Most want to lose weight, but how? | News, Sports, Jobs

Shahar Madjar, MD

Almost everyone wants to lose weight but only few of us have a deep desire to cut the amount of food we consume.

And why would we have such a desire?

After all, food is abundant, comforting, and tasty. It is a source of pleasure and of meaning. It is therefore tempting to ask: can we lose weight not by decreasing our caloric intake but by changing the composition of our food — by controlling the relative amounts of macronutrients such as carbohydrates, proteins and fats in our diet?

In the typical American diet, almost half of the calories (47%) come from carbohydrates, 36% of the calories come from fat, and 16% of the calories come from protein. Diets that aim at controlling macronutrients typically belong to one of three groups: you either restrict your carbohydrates (low-carb diets), your fat consumption (low-fat diets), or you focus on increasing your protein consumption (high protein diets).

The most popular diet programs calling for manipulation of the relative amounts of macronutrients are those that recommend a decrease in the amounts of carbohydrates. There is a logical explanation for why limiting carbohydrates should work: ingestion of carbohydrates leads to an increased insulin production — a hormone that directs fat toward storage in adipose tissues. Low carbohydrates diets, the theory goes, will lead to a reduced insulin production and an increase in the level of another hormone, glucagon. The combined effect would lead to a shift of fat away from the adipose tissues and toward higher fat oxidation, or, in other words, a shift from fat accumulation into fat burning. This theory has been described as the Carbohydrate-Insulin Model of Obesity, and like all theories, it should be viewed as a mere theory unless scientists and doctors can actually prove it.

Two popular low-carbohydrate diets are the Atkins diet and the ketogenic diet. In both diets the amounts of carbohydrates are severely restricted, and most of the calories are consumed in the form of lipids and proteins. The main difference between the diets is this: on the Atkins diet the amounts of carbohydrates is gradually increased as the diet progresses while on the keto diet, the amounts of carbohydrates remain stable and very low (5-10% of the total daily calories come from carbohydrates). Another difference is that the Atkins diet calls for more protein consumption (25% of the total calories) and lower lipid consumption than that on the ketogenic diet.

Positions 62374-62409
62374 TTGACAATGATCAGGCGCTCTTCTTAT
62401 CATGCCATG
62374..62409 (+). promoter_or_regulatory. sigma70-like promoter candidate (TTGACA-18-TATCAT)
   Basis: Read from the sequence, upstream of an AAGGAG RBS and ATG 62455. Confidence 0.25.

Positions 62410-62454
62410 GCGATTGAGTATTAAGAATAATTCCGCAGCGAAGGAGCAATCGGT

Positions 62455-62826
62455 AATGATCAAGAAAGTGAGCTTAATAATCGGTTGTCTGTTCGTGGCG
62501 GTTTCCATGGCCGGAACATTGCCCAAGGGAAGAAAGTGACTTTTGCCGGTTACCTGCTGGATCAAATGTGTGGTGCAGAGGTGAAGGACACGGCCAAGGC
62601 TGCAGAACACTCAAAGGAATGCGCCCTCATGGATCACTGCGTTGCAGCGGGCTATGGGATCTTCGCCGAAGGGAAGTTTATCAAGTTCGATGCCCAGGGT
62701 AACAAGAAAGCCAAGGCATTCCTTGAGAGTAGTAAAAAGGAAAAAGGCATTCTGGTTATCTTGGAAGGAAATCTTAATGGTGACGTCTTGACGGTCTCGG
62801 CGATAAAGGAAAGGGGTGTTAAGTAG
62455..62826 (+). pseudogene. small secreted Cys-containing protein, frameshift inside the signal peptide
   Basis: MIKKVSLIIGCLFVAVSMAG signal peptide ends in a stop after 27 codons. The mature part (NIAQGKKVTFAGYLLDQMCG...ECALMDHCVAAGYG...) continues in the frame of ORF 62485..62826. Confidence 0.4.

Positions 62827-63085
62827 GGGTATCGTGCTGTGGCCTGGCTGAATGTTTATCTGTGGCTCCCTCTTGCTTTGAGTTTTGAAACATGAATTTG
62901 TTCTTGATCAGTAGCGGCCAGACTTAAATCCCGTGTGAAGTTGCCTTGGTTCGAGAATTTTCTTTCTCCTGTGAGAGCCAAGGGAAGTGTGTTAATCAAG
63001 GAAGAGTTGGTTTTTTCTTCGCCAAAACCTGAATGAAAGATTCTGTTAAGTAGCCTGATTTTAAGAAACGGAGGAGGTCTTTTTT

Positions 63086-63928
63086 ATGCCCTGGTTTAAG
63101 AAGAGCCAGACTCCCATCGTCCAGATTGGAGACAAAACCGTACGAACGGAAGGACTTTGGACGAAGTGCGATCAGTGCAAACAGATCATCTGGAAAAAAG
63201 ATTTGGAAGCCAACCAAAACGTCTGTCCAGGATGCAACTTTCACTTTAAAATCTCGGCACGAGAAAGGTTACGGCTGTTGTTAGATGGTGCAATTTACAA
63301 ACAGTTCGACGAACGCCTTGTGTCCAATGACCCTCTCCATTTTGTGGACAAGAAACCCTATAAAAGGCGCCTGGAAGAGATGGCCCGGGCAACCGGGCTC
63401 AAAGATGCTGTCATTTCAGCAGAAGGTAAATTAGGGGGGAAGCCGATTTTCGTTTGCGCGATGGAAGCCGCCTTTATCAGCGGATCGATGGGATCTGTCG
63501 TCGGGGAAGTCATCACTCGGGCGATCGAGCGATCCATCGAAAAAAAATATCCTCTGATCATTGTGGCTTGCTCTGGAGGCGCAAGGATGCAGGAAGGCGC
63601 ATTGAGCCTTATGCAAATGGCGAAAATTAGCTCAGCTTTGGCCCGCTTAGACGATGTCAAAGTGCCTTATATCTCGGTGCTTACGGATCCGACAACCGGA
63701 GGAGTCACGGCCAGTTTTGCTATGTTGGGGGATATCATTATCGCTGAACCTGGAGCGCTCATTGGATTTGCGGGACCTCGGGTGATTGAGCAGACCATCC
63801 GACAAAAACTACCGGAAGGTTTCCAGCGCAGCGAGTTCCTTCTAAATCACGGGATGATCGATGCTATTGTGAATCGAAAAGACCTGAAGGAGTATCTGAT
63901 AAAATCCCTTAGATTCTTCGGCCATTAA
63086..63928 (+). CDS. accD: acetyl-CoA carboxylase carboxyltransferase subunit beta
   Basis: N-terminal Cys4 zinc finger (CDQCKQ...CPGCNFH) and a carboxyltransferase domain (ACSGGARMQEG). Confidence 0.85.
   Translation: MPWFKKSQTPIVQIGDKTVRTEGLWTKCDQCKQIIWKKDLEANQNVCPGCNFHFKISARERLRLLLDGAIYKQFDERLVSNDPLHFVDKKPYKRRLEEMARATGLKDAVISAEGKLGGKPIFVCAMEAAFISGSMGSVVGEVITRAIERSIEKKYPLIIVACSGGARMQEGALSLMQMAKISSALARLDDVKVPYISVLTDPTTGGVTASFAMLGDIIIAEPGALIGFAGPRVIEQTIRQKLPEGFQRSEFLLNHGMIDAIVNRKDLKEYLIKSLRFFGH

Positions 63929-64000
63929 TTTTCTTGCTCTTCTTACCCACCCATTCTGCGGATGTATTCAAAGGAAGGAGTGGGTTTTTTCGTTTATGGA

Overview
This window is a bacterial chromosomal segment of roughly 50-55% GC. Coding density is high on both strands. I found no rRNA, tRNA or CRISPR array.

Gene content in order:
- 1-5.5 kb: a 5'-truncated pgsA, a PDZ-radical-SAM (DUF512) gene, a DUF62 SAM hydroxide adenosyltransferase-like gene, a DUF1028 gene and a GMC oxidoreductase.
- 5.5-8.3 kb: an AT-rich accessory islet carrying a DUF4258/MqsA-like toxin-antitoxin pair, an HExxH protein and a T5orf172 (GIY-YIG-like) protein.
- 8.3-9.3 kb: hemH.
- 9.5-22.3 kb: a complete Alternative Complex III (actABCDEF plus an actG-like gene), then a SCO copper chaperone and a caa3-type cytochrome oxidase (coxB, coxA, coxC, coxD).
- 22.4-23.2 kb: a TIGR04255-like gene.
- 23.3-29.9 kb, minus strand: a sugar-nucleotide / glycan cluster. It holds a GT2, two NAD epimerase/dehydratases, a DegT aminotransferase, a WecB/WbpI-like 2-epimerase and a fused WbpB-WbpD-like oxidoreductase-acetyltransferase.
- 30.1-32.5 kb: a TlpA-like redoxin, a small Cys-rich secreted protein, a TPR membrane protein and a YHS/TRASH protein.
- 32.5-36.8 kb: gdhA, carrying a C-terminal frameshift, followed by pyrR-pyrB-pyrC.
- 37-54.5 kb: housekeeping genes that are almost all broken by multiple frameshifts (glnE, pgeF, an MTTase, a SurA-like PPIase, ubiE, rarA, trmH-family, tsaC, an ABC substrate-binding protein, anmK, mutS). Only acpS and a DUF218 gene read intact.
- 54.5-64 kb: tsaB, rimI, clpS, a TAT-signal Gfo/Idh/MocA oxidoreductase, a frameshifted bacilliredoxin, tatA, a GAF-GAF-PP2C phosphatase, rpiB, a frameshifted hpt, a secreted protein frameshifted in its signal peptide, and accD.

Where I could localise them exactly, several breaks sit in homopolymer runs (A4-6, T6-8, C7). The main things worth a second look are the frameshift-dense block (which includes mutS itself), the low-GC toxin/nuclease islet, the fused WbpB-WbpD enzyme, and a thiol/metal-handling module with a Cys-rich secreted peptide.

The Ornish diet (developed by Dr. Dean Ornish) is an example of a diet rich in carbohydrates and very low in fat. Up to 70% of the calories in the Ornish diet comes in the form of complex carbs, fruits, and vegetables. Refined, processed carbs are discouraged. The diet also allows for limited amounts of non-fat dairy products and egg whites, but no meat, poultry, or fish.

Two popular high protein diets are the Zone and the Paleo diets. In both, 30% of the calories come from proteins. The Zone diet is less restrictive in the variety of food that can be consumed. It emphasizes portion control and aims at avoiding spikes in insulin release. It calls for 3 meals and 2 snacks a day (five meals, no longer than 5 hours apart), and focuses on proteins and on carbohydrates with glycemic index. The Paleo diet (short for Paleolithic diet), on the other hand, advises participants to consume food that mirrors the diet eaten by humans during the Paleolithic era. So if there is a hunter-gatherer hiding in your heart, this is the diet for you.

If your head is spinning from the plethora of diets, the difference in their philosophical origins, and the wide variety of food allowances and restrictions they suggest, don’t fret. You aren’t alone. The subject is highly complex and quite confusing. And in the end, the questions that

matter are: How effective is controlling the macronutrients in your diet? Is it worthwhile to restrict your diet based on the content of macronutrients? Should you embark on Atkins, Keto, Zone, or Ornish diet? I will attempt to answer these questions in my next article.

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